Training your dog to heel is not as difficult as you might think. If you have a dog that always seems to run away, never listens and is always jerking on the leash, a few simple steps can help. It's about positive reinforcement and communication. A dog that always runs away is too restricted, has never been allowed enough freedom to make a choice to be obedient and has typically had his behavior negatively reinforced when obeying. He has no incentive to obey--in fact, his incentive is the opposite, and he'll develop esteem issues.
Tips & Warnings
You can always get your dog to come back by not chasing him. A game can develop where the dog likes to be just out of your grasp. Being disinterested and nonchalant stops this.
Walking in another direction should get him to follow you.
Always have a dog that will come before you start working on heeling.
Never punish you dog when he obeys you. Putting him on the leash is a punishment. If he comes, and you need to put him on the leash, don't forget to affirm "good boy" and pat him on the head as you put him on the leash. Cross the road, or walk to where you can take him off it again. Make him sit, and say "walk on" so he has his freedom again. This is important, because he'll understand that the leash is temporary. If he's smart, he may begin to understand when the leash is appropriate or necessary.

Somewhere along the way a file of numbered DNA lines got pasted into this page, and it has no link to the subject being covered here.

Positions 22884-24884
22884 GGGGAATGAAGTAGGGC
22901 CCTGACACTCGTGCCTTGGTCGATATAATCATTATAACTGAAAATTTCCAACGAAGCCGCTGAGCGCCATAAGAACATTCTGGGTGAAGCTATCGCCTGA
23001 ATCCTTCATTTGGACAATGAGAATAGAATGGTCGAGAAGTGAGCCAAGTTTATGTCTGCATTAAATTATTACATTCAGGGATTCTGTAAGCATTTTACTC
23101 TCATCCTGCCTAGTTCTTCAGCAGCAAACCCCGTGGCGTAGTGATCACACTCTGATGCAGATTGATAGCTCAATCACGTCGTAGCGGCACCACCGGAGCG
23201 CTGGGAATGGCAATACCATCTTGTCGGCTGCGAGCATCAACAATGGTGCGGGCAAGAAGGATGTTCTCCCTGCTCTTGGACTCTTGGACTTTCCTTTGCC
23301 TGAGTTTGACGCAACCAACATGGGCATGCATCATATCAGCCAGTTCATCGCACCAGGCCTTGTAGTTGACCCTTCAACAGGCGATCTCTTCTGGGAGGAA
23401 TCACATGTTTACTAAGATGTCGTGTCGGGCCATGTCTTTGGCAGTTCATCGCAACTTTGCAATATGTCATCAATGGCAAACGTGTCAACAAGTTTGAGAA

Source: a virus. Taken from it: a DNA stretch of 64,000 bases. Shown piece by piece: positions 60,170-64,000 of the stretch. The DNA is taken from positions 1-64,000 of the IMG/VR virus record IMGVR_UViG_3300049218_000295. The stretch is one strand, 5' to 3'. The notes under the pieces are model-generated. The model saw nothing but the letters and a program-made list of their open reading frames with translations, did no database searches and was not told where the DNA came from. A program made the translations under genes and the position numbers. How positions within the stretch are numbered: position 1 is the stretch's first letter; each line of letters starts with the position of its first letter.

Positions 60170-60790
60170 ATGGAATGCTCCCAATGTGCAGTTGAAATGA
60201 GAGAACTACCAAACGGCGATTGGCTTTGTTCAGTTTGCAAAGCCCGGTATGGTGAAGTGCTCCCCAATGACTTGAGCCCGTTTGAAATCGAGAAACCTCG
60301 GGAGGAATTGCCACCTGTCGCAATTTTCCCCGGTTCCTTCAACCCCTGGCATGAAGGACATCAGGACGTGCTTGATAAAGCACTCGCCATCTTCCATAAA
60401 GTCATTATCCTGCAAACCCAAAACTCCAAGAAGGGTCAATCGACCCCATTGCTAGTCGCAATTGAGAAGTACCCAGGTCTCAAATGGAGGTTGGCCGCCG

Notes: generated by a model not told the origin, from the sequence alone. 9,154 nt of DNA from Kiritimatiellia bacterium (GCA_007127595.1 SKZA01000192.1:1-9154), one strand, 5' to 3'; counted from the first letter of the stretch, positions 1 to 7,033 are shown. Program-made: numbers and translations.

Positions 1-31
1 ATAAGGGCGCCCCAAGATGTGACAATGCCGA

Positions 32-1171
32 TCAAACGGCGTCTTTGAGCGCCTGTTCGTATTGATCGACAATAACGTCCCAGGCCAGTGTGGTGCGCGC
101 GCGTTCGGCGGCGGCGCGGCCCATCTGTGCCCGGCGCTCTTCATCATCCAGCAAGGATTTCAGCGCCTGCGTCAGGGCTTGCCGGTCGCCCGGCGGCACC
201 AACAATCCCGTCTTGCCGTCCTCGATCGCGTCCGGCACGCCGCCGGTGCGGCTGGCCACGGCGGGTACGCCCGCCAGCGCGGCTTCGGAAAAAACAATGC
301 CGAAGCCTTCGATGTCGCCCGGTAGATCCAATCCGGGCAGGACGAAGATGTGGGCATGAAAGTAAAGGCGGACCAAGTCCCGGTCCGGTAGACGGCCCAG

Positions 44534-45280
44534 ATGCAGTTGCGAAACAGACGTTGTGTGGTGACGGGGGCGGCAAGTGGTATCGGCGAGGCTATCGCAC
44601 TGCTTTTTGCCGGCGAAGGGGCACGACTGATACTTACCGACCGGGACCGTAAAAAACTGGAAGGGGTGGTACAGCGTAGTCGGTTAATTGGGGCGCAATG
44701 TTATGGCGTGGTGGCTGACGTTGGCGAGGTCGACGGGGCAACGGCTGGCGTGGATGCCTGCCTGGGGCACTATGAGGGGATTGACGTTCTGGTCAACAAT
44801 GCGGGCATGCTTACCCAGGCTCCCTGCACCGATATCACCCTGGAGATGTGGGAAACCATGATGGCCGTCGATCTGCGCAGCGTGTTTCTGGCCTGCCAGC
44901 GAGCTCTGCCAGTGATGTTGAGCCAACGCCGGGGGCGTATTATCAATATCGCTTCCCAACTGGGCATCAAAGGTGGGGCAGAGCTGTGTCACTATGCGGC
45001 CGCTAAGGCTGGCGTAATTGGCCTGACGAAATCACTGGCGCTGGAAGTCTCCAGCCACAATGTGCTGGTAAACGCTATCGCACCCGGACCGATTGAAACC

You don't need to spoil your dog and you don't need to beat him, either. You just need to communicate with him properly. A dog is aware. A dog is a mammal and can understand feelings. Holding an image in your mind of what you want the dog to do is surprisingly effective. Inform all your commands with a visual image in your mind's eye.
An animal must choose to stay with you -- it gives him purpose and defines his role in the "pack." He wants to be on guard, and to lead you around. You merely have to show him how to make this choice, and provide him the opportunity to do so.
Article Written By Benjamin Williams
Ben Williams is an award-winning reporter and freelance writer based out of Colorado. He has written for conglomerates of newspapers and magazines, supplying news, features, editorial and opinion. While running an Energy Services and Consulting firm, he now writes for multiple websites including the news site, Examiner.com.